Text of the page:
Texttricks

One: How to Commit Adultery with Your Own Spouse
The Double-Back
The God Who Committed Adultery with His Own Goddess
Double-Backing Husbands
The Double-Play, or Mixed Doubles
The Double-Cross
The Double-Back-Cross
The Double-BackBCross-Play
The Double-Bind
Approach One: Philosophy, or Love/Sex = Mind/Body?
Body and Soul (and Mind)
Sex and Love
Desire, Duty, and Domination

Two: The Rape of the False Mother
Sexual Violence in Ancient India
Is a Bedtrick a Rape?
The Abandoning Mother and Lover
Approach Two: Psychology
The Case of the Missing Identity
Freudian Bedtricks
Otto Rank on the Double
Lacan on the Mirror Stage

Three: Waking Up in Bed with an Animal
Animal Lovers: Beauty and the Beast
Horses and Swans
Snakes and Mermaids
The Fatal Error
Animal Husbandry and Animal Brides
Night and Day
Approach Three: Zoology
The Cuckoo's Nest: Sexually Deceptive Animals
The (Teaser) Mare's Nest: "Not as Good as Stallions"
Is Zoology Destiny?

Four: The Lovely/Loathly Lady
The Lovely Lady
The Loathly Lady
The Magic Kiss
Old Women Masquerading as Young Women
The Substitute Bride. 1: Mothers
The Substitute Bride. 2: Sisters
Twin Sisters
Double Takes: The Twin Sisters on Film
Cats and Candles in the Dark
Are All Beautiful Women Alike in the Light?
Approach Four: Feminism, or Women Are Good to Think With
The Silent Woman
Night Blindness
The Mouth Says No but the Eyes Say Yes
The Double Standard: Asymmetrical Gender Patterns
Deconstructing and Reconstructing Beauty
Why Is Old Ugly?
Face-Lifts

Five: The Cuckolds of the Heart
Cuckolding to Kill
Sleeping with the Enemy
Paternal Insecurity, Family Resemblance, and Male Jealousy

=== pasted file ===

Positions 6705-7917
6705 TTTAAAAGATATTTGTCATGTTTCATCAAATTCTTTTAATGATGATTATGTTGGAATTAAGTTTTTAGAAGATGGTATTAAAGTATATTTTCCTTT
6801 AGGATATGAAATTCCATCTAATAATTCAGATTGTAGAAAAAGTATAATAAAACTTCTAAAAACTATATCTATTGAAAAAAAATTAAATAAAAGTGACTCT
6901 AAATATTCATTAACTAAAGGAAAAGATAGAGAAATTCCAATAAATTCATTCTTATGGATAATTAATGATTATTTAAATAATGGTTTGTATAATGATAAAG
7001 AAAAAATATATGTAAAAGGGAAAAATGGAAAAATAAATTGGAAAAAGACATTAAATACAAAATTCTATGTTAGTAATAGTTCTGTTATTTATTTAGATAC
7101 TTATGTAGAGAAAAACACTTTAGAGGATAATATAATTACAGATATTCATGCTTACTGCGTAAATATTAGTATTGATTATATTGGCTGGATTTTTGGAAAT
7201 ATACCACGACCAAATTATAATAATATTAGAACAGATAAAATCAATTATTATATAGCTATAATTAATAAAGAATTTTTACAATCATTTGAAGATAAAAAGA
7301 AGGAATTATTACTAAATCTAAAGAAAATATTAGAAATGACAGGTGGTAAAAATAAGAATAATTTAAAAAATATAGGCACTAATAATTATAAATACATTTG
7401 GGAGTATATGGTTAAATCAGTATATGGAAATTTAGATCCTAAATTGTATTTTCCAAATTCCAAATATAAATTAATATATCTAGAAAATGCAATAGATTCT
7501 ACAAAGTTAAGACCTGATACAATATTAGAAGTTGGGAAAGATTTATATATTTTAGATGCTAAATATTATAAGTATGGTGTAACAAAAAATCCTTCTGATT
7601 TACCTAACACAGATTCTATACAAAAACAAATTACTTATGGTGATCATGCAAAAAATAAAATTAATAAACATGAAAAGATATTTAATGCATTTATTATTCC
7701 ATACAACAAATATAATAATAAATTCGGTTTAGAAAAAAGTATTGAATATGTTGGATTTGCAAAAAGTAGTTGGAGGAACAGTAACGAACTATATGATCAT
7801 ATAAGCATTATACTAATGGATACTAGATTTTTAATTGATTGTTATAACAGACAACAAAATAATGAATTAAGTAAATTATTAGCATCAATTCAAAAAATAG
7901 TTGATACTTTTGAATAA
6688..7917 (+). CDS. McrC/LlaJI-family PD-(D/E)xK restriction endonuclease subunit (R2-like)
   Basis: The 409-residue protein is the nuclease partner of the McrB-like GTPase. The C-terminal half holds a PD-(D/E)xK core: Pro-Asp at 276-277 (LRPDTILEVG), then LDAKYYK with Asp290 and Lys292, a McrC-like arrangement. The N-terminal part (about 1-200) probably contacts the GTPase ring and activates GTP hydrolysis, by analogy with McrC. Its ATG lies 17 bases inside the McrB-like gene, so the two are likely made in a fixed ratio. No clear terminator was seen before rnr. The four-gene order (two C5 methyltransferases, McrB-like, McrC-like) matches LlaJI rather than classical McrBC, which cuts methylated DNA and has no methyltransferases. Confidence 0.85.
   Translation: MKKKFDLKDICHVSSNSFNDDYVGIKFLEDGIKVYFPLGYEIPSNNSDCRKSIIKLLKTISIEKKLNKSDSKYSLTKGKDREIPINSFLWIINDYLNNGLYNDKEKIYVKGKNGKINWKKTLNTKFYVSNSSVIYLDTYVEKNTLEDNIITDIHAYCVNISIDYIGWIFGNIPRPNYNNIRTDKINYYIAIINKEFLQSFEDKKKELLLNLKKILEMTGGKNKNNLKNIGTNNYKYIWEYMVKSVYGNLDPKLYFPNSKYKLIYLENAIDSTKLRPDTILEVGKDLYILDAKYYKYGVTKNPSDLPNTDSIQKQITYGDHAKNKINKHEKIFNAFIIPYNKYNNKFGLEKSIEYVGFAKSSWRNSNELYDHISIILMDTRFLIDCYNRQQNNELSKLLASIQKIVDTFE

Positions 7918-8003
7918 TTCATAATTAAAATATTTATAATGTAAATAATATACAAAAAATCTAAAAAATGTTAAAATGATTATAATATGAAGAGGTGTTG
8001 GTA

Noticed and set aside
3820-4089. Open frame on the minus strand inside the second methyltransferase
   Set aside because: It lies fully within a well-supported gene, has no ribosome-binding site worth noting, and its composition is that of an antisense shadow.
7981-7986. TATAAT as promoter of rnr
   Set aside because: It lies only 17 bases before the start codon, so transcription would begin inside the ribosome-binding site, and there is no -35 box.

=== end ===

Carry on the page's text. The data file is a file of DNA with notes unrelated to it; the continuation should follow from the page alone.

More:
Parental Imprinting
Approach Five: Theology, or When God Has Lipstick on His Collar
The Sexual Masques of God
Divine Betrayal
Human Blindness and Divine Invisibility

Six: Designated Hitters
Legal Male Surrogates
Brothers
Twin Beds
The Levirate, Hindu Style
The Levirate, Jewish Style
Bedtricksters in the Lineage of Jesus
Transformations of the Levirate
The Droit du Seigneur
European Subversions of the Droit du Seigneur
The Diritto della Signora
Hindu Subversions of the Droit du Seigneur
Jewish Subversions of the Droit du Seigneur
Approach Six: Law, or Loopholes in the Penal Code
Rape and Sexual Fraud
Rape and Multiple Personalities

Seven: Color, Class, and Clout
Color-Blind and Outcaste
Passing
In the Light, All Black Cats Are Black
Why Orientals Make Good (Masquerading) Wives
Close Your Eyes and Think of England
Double Penetration Agents
Pretenders
Pretending to be an American in Hollywood
Approach Seven: Weapons of the Weak

Eight: Cross-Cultural Cross-Dressing
Cross-Dressing to Kill
Cross-Dressing for Love
Gender-Bending in Hollywood
The Double-Cross-Dress
The Double-Back-Cross-Dress and Double-Back-Cross-Dress-Play
The Double-Cross-Dress-Back-Play
The Myth of Gender-Transcending in Reality
Turning the Transsexual Tricks of the Trade
Approach Eight: Queer Studies and the Theater of Deception
Cross-Dress Rehearsals
Operatic Scenarios
Sexual Objectives and Sexual Objects

Nine: Incest
Incest and the Bedtrick
Mothers and Sons
Fathers and Daughters
Brothers and Sisters
The Family Romance as Comedy and Tragedy
Approach Nine: Sexual Rhetoric
Aural Sex
Dirty Stories
The Double Entendre
A Lover by Any Other Name

Ten: Real Sex and Fantastic Sex
The Sexual Act
Postcoital Sleep
When a Kiss Is Not Just a Kiss
Penis Envy
The Wo/men's Room
The Return of the Return of Martin Guerre
Sexual Unreality-testing
Ten Ways Not to Know Your Lover
Fantastic Sex